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Cheese, Whey, SMP To Pace Dairy Trade Growth Over Next Decade

Lower Growth Expected For Butter, Whole Milk Powder; Cheese Imports To Grow Faster In Developing Countries

A general expansion in global dairy trade is expected over the coming decade, with growth of more than 2 percent per annum expected for cheese, whey and skim milk powder (SMP), according to the OECD-FAO Agricultural Outlook 2014-2023, which was released today.

More specifically, cheese trade is expected to grow by 2.4 percent per annum over the next decade, SMP by 2.5 percent per annum, whole milk powder by 1.7 percent, and butter by 0.7 percent. Trade in whey is also expected to expand by more than 2 percent annually.

The vast bulk of this growth will be met by increased exports from the US, European Union (EU), New Zealand and Australia, the report said. These four countries will account jointly for 74 percent of world cheese, 74 percent of world WMP, 81 percent of world butter and 86 percent of world SMP exports in 2023.

The EU will remain the main cheese exporter, accounting for 39 percent of world exports in 2023, but its growth rate is below that of the other major cheese exporters, including the US, New Zealand and Australia, the report said. Several other countries, including Saudi Arabia, Belarus, Ukraine, Egypt, Turkey and Argentina export considerable amounts of cheese predominantly to neighboring markets.
New Zealand will remain the primary source for butter on the international market, with a 47 percent market share, although losing some share to the other major exporters.

In the case of whole milk powder (WMP), it is expected that New Zealand can increase its share in world trade over the next decade to 57 percent. Other important exporters are the EU, Argentina and Australia.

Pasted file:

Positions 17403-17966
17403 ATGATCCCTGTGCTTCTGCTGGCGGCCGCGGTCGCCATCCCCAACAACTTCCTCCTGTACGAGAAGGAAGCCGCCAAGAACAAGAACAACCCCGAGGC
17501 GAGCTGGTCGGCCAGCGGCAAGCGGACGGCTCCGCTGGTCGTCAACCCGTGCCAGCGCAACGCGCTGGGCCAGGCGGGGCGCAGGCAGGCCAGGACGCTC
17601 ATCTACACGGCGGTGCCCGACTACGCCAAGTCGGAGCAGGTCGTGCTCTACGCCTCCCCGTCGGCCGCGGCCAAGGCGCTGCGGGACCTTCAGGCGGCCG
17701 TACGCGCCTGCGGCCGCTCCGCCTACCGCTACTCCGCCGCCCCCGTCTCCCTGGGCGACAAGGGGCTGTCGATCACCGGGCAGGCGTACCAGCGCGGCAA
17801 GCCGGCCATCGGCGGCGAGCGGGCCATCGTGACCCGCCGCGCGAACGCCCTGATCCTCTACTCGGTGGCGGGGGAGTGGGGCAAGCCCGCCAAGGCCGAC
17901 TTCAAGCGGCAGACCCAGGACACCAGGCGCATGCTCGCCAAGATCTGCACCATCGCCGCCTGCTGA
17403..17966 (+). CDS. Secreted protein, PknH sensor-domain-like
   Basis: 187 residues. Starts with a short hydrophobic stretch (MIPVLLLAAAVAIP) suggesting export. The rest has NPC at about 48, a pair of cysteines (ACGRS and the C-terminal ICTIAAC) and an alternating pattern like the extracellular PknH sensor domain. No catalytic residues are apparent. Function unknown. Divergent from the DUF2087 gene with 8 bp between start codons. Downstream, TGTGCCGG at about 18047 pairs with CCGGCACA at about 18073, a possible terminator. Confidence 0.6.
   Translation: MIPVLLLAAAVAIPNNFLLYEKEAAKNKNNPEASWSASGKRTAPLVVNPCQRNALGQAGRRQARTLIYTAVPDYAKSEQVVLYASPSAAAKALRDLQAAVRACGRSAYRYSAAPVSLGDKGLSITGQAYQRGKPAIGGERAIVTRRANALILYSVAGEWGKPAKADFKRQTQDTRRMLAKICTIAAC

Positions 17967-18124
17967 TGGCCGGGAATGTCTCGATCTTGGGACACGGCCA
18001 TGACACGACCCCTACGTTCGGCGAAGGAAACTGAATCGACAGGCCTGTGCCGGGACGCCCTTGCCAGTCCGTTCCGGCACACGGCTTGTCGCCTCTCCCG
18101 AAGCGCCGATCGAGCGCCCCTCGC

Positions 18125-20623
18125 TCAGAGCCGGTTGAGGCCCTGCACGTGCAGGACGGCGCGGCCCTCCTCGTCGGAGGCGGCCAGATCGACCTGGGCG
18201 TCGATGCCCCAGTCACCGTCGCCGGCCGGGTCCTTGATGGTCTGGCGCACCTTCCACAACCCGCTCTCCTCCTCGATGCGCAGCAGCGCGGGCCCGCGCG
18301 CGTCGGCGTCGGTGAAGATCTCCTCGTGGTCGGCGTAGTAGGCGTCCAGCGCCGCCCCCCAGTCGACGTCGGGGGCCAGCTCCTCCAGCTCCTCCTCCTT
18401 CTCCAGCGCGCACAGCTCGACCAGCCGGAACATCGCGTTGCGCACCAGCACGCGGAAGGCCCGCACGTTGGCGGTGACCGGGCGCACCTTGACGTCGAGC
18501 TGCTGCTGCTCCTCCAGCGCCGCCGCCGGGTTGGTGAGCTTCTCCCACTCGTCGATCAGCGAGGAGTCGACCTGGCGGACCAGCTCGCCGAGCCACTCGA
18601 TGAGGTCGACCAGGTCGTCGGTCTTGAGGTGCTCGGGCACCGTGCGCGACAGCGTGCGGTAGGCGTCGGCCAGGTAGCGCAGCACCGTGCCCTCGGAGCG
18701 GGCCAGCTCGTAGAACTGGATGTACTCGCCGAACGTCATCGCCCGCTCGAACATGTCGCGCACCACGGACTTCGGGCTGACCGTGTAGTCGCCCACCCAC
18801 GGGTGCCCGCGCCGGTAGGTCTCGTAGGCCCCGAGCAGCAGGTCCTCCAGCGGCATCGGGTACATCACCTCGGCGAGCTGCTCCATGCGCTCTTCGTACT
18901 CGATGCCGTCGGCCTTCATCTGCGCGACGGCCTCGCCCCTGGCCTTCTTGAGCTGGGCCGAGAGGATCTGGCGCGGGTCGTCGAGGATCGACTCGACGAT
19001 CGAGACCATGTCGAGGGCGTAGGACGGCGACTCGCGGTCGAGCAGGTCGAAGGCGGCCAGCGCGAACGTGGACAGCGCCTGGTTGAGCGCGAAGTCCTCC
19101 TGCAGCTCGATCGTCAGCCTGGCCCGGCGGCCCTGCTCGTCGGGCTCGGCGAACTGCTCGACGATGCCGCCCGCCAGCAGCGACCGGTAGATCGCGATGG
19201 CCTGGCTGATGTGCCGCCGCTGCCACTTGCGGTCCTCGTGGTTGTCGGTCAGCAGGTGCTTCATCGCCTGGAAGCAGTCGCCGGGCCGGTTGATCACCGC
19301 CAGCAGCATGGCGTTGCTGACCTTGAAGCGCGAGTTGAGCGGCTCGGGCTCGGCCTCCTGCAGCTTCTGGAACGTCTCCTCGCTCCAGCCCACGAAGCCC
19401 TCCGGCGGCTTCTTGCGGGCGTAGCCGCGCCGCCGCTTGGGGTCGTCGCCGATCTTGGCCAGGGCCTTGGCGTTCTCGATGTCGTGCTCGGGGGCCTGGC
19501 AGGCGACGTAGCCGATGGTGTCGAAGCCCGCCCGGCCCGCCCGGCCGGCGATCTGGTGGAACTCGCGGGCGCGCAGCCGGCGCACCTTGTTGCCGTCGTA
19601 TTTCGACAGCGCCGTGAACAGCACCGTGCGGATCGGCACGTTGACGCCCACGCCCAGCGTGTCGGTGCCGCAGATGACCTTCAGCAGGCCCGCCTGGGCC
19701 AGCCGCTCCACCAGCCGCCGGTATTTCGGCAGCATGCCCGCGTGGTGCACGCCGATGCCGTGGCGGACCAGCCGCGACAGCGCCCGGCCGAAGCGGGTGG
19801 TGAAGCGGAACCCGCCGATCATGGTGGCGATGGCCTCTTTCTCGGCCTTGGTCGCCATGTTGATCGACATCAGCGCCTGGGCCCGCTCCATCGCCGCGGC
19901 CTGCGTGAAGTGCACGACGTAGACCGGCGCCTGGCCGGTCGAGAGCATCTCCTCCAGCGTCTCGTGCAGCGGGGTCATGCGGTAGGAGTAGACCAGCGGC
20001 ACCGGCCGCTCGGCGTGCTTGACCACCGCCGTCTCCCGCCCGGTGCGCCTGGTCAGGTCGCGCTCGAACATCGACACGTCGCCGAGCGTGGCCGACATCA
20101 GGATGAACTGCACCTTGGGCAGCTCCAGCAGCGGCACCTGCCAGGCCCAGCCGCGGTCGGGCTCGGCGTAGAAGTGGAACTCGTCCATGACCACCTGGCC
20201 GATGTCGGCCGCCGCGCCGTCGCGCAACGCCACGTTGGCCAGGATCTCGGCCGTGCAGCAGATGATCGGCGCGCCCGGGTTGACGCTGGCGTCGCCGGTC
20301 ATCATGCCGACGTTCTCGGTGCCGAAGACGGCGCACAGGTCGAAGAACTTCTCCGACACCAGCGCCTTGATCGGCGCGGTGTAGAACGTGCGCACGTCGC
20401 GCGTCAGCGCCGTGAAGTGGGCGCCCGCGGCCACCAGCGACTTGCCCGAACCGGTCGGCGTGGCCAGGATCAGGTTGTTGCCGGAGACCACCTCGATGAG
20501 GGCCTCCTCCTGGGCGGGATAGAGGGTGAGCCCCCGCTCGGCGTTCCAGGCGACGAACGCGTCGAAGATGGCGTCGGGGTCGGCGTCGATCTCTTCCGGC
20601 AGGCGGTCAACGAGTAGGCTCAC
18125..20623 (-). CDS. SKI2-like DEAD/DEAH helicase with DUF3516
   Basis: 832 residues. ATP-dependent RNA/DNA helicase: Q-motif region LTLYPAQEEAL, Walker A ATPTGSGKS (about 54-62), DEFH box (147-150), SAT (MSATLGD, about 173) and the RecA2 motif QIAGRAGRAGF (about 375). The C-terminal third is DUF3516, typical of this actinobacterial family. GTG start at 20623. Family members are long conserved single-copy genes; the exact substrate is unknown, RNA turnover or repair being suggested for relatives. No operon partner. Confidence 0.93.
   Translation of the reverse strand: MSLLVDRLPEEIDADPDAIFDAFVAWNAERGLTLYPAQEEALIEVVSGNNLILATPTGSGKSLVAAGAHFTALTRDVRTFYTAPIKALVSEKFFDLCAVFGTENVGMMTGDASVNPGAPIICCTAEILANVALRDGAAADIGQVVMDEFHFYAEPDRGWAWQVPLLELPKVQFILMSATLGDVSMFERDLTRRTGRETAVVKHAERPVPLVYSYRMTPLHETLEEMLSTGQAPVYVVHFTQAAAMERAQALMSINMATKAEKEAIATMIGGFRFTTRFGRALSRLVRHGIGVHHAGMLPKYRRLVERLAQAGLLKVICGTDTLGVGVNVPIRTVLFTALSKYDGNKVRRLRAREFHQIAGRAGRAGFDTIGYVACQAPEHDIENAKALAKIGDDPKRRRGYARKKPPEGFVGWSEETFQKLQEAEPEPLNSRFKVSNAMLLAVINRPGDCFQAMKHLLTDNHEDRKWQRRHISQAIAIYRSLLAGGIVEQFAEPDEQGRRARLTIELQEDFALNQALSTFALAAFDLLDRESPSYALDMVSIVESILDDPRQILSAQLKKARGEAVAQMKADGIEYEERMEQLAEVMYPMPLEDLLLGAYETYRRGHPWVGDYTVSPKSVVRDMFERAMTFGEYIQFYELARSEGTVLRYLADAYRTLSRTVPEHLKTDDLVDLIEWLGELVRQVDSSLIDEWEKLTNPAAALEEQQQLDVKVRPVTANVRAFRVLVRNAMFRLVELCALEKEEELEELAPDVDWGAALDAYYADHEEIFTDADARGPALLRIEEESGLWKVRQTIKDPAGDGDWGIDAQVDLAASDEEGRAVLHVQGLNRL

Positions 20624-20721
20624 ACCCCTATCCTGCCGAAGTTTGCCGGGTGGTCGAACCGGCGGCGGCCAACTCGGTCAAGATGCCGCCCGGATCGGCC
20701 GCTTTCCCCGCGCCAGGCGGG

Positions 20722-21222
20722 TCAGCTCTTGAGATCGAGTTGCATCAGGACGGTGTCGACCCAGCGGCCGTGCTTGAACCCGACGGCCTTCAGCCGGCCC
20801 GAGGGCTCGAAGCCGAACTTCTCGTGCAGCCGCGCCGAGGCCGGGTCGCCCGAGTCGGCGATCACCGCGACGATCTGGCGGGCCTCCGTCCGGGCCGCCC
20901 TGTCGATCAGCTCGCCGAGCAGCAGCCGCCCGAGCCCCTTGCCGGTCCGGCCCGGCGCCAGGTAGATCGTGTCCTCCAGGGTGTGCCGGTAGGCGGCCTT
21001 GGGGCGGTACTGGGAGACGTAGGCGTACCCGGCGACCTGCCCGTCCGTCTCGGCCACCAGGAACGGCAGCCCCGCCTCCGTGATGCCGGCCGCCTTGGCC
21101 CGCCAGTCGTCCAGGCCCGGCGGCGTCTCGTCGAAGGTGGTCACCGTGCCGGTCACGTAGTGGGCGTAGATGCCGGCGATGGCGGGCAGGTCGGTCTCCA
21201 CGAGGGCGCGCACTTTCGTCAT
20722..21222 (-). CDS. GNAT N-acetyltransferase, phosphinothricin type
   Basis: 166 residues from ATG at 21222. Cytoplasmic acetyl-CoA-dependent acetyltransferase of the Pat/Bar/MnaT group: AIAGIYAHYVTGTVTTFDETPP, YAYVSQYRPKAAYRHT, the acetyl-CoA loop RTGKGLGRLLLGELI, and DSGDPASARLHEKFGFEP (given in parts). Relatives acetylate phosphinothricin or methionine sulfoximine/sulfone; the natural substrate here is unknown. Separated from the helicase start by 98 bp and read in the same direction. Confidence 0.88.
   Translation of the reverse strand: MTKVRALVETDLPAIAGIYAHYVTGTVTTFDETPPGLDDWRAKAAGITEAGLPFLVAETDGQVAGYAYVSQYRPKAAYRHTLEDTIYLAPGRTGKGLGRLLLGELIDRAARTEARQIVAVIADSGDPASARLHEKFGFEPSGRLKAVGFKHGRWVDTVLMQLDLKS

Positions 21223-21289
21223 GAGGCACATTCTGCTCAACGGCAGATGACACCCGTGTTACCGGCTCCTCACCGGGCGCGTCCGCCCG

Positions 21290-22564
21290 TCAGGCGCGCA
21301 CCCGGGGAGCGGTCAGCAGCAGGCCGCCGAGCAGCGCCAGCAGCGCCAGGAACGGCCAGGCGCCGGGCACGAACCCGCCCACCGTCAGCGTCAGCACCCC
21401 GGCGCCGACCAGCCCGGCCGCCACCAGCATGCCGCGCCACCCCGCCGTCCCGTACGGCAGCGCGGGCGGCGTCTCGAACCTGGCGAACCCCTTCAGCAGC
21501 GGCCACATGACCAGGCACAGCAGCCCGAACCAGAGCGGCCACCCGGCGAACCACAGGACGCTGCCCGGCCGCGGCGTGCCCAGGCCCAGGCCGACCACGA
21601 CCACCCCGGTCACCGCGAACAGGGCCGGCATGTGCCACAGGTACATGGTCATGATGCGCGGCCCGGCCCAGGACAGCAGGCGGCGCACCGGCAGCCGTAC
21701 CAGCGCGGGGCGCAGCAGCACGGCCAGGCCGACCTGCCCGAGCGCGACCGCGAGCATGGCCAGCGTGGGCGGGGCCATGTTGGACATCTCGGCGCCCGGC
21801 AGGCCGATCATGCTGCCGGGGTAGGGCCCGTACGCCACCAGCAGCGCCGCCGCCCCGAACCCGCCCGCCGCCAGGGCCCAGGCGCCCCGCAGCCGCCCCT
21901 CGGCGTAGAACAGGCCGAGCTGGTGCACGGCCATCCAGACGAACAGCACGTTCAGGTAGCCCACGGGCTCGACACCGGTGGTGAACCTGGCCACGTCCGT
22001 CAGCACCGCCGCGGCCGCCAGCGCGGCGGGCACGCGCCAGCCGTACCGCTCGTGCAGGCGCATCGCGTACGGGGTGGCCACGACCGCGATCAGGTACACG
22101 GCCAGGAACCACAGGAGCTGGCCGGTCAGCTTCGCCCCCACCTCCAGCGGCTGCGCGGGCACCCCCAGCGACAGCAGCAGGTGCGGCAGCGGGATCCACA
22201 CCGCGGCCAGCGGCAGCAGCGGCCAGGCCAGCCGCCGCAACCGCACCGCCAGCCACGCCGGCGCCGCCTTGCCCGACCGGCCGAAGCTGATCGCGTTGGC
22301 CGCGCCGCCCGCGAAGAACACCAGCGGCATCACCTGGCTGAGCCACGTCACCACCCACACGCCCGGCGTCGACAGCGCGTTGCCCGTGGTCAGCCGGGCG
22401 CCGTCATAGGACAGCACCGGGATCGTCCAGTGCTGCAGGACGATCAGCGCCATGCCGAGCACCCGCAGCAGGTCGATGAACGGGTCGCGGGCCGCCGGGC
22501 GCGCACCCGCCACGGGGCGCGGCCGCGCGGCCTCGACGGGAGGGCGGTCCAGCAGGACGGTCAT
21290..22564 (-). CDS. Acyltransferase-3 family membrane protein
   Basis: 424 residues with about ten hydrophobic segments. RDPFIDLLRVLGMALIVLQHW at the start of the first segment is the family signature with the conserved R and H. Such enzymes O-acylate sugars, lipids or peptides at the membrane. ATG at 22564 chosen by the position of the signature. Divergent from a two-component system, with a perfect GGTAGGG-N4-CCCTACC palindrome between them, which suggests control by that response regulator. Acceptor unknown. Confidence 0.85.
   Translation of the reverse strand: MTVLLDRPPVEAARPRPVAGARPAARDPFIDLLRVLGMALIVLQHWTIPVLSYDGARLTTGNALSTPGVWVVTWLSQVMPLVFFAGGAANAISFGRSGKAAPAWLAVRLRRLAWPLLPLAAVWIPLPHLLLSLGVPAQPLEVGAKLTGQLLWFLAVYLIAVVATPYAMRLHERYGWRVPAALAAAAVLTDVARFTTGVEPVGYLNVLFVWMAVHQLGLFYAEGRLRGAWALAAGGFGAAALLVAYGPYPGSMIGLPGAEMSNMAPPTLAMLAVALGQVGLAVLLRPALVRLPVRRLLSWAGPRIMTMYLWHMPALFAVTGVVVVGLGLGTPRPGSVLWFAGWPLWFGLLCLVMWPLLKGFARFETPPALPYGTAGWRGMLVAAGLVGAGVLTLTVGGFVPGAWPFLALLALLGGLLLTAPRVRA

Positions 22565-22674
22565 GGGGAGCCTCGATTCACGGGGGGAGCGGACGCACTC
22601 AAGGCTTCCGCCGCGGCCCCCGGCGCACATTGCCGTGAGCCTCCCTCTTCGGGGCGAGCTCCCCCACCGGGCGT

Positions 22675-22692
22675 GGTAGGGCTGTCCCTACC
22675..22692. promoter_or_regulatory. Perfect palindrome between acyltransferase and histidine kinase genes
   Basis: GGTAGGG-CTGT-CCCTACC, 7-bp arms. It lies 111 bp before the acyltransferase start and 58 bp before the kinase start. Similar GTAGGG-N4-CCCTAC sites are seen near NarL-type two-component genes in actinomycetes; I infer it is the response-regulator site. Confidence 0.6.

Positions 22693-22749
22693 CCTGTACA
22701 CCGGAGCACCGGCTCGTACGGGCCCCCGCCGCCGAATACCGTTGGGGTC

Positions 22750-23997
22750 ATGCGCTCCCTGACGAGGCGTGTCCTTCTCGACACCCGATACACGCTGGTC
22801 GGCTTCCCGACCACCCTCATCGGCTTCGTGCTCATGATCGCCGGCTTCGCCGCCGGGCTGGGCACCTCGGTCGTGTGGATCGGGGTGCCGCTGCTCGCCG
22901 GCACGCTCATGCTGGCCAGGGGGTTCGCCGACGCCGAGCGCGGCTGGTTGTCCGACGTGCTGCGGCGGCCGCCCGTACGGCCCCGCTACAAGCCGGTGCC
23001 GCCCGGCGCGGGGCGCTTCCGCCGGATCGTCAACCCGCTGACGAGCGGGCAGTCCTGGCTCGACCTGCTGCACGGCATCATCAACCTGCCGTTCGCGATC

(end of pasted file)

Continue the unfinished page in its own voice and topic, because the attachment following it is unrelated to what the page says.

The US is the largest source of skim milk powder exports, at a projected 34 percent share by 2023, and is expected to expand more rapidly than the other major suppliers. Considerable increases are expected for skim milk powder exports by India.

Country coverage of the whey powder market is limited, but trade is projected to increase considerably in the coming decade, the report said.

Exports from the EU, United States and New Zealand are all expected to grow by more than 3 percent per annum and will reach a combined 1.2 million tons of exports in 2023.
In contrast to dairy exports, imports are much more widespread and generally the dominant destinations for dairy exports are developing countries, especially in Asia and Africa. Cheese is the exception to this.

Cheese imports in developed countries are currently higher than in developing countries, but it is expected that cheese imports in developing countries will grow at a much faster rate (4.4 percent per annum) than in developed countries (0.7 percent per annum), the report said.

The Russian Federation remains the primary cheese importer, followed by Japan. China is expected ...more